Cherry Hood workshops
3-day Residential Workshop in the Southern Highlands of NSW
Book now for:
Friday 6th to Sunday 8th August 2021
Friday 24th to Sunday 26th September 2021
These exclusive workshops have only 4 students. Each student enjoys tuition to their individual requirements. Arrive the afternoon/evening of the Thursday before the workshop, which commences on the Friday and finishes on Sunday at 4pm. You will stay in a lovely 4 bedroom farmhouse house, with your own bedroom and sharing 2 bathrooms. Bring your own breakfast and dinner - a substantial cooked lunch is provided each day at the workshop.
Inclusive fee: $1,000 including Cherry’s workbook worth $30.
Plus you need to bring particular painting materials. Please see list on this website.
Gerhardt Richter (in 1964-65) said “The photograph is the most perfect picture, it does not change; it is absolute, and therefor autonomous, unconditional, devoid of style. Both in its way of informing and in what it informs of, it is my source.”
An excellent image is key to your success in this workshop. Students will be painting a face. Cherry has hundreds of great photos of faces for students to choose from or you can bring your own.
Your own photo prints
The photo will be used to help you shift your existing perception of a face. The photo is already a perfect image. You want to try and let it tell you how to make your painting. In this way you can shift you way of thinking about the face.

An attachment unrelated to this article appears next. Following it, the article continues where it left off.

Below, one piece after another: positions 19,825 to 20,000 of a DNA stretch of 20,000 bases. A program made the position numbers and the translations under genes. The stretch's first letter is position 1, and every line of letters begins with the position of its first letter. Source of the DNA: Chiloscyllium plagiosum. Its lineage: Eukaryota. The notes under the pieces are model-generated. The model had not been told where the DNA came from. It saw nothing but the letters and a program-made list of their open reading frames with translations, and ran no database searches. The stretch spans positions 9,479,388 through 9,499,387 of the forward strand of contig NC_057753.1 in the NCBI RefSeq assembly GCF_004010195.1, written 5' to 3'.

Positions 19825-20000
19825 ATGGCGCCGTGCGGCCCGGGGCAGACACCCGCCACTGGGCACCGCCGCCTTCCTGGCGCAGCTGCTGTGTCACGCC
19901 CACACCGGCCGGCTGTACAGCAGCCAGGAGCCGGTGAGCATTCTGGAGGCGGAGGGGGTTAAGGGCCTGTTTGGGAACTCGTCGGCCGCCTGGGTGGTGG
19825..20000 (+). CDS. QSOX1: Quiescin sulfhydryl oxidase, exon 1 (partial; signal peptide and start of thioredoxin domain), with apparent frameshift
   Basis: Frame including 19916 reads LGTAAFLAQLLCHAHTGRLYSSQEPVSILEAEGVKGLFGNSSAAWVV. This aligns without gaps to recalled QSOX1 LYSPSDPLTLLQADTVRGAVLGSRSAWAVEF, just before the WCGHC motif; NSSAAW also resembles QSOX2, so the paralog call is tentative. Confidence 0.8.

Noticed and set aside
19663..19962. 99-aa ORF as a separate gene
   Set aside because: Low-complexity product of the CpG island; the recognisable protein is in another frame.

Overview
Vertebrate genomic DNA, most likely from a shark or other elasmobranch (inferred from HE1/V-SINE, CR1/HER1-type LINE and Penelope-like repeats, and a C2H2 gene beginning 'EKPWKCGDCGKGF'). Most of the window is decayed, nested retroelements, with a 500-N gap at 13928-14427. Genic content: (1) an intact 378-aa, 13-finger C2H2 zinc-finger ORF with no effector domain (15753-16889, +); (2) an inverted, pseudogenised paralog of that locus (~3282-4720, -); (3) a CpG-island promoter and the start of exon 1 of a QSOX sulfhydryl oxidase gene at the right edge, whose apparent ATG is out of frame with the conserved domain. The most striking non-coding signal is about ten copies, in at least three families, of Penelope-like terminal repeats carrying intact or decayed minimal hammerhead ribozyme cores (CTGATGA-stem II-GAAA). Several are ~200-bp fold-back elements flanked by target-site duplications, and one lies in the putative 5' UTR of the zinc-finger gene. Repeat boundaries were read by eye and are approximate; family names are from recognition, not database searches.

If you let the photo tell you what to do you may not just keep on doing the same old thing that we have always done before.
You can scan and print it out in large form so that it’s easy to paint from. The face part of your photo should measure at least 250 mm high in your print.
Taking your own photo photos
If you take your own photos of friends or family, try to not have teeth showing and try for a front on image. Don’t take them outside where bright light makes your subject squint or frown. Next to a window indoors is best, without direct sun shining on them.
Avoid light which shines up or reflects from below the face as this looks very unnatural in a painting. For example, you would have light under the eye brows instead of shadow and shadows on top of the cheeks under the eyes.
Avoid shooting up at the subject’s face. It is unattractive to be looking up someone’s nostrils in a painting which may last a life time. If they are taller than you ask them to sit on a chair.
NEVER use a wide angle lens! (use under 50mm) For this reason do not use a phone camera or photos taken with one zoom out (to about 80mm) and stand about 2 metres from your subject. A wide angle lens gives you an enlarge centre of the face – rounded moon face with very large nose and mouth. A wide angle lens also leaves the ears, hair and skull of your subject too small.
Your subjects face still needs to fill the frame of your camera. This way you will have a more naturalistic image.
Ideally, experiment with focal lengths. You will see the difference on your digital display. Choose the photo you like of these experiments. Take lots of photos so you have lots to choose from. A slight tilt of the subject’s head one way or the other can change their look quite substantially.
Look at my faces on Google images, there are dozens of good examples. Notice they are predominantly front on, looking at you, chin slightly down, side lighting, no smile. This is what the workshop is all about so you image is key to your success.
Hood’s works are in leading state, institutional, private and corporate collections around Australia and in public and private collections around the world.